DeLong already coordinates exports of what is called dry distillers grain with solubles (DDGS), via shipping containers and coastal ports, to Asia. But the new facility will provide a purpose-built facility and logistics network to compete in many more markets. It will also allow DeLong to avoid using shipping containers that are ill-suited for the moisture-laden product and in increasingly short supply. Corn and soybeans are also expected to be exported through the facility, according to a February 2021 report.

According to a press release announcing the ship-loading equipment’s arrival, the Wisconsin Department of Transportation estimates the AMEF could have a $63 million annual economic impact for the state.

Officials will want to see that impact come to fruition. The cost of the project has risen by nearly 33% since it was first announced two years ago. The federal government is contributing $15.89 million via a grant and the city (via borrowing) is contributing $5.7 million. Wisconsin has increased its $6.15 million, awarding a new $1.5 million loan. DeLong is covering the remaining cost through a mix of financing sources.

DeLong is leasing a 4.42-acre site, 1711 S. Carferry Dr., from the city-owned port and will own the facility built atop it. The company will pay approximately $3.5 million in lease payments over 30 years. If DeLong doesn’t renew its lease, the port will have an option to buy the facility.

The new complex will accept deliveries on the east side of S. Carferry Dr. and transfer materials overhead to storage facilities on the harbor side of the street. Those storage buildings include a 19-inlet flat storage building and multiple upright storage silos made of galvanized steel. Disused buildings on the site were demolished earlier this year.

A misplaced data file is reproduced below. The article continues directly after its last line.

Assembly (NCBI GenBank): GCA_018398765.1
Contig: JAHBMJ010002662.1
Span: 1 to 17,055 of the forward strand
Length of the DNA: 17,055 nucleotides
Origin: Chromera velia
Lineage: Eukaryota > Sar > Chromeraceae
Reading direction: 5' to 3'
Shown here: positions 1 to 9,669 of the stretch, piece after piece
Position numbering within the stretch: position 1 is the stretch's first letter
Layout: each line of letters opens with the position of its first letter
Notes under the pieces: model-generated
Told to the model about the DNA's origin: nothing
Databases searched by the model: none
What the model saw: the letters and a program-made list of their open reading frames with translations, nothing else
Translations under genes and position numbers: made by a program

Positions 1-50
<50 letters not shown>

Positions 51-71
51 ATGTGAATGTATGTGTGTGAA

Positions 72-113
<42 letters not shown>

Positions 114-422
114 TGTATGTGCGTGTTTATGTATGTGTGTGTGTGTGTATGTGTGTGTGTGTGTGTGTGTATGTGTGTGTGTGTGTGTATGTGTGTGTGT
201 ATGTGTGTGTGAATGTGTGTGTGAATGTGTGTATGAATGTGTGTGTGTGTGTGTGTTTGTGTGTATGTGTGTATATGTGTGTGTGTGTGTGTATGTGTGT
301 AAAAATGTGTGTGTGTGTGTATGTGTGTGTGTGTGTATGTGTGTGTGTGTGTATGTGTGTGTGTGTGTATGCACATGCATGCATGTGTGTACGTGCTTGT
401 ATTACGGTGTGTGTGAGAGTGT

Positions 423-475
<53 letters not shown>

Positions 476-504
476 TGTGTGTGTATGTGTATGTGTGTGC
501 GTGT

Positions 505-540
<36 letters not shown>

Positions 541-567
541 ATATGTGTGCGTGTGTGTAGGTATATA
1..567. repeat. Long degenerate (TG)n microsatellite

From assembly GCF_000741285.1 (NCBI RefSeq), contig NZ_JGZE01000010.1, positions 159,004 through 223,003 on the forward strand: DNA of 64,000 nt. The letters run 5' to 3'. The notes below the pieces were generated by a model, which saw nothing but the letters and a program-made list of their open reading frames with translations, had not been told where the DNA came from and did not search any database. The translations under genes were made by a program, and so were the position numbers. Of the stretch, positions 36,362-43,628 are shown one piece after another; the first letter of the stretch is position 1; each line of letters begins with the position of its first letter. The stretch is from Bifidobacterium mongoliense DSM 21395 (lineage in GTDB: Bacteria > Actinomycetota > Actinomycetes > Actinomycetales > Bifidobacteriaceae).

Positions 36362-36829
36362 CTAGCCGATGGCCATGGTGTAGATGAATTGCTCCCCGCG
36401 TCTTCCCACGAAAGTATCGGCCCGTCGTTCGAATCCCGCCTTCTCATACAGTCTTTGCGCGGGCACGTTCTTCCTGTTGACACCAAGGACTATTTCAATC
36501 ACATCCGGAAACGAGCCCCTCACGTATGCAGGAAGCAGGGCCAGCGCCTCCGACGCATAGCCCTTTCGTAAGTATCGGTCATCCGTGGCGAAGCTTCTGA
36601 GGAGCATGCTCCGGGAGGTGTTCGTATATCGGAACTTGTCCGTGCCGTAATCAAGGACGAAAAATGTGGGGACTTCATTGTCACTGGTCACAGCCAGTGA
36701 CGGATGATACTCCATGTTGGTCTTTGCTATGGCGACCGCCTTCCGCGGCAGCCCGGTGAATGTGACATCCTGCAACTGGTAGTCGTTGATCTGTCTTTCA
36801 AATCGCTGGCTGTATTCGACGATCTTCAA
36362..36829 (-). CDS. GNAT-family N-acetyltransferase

According to a DeLong representative, DeLong hired Michels Corp. to perform site work on the property, The Scharine Group to construct the conveyance systems and Legacy Building Solutions to build the flat storage building.

A press release from Port Milwaukee announcing the equipment delivery does not give the manufacturer’s name, but a description of a trip starting in New Orleans indicates it was likely made by Agrico Sales.



If you think stories like this are important, become a member of Urban Milwaukee and help support real, independent journalism. Plus you get some cool added benefits.

Leave a Reply

You must be an Urban Milwaukee member to leave a comment. Membership, which includes a host of perks, including an ad-free website, tickets to marquee events like Summerfest, the Wisconsin State Fair and the Florentine Opera, a better photo browser and access to members-only, behind-the-scenes tours, starts at $9/month. Learn more.

Join now and cancel anytime.

If you are an existing member, sign-in to leave a comment.

Have questions? Need to report an error? Contact Us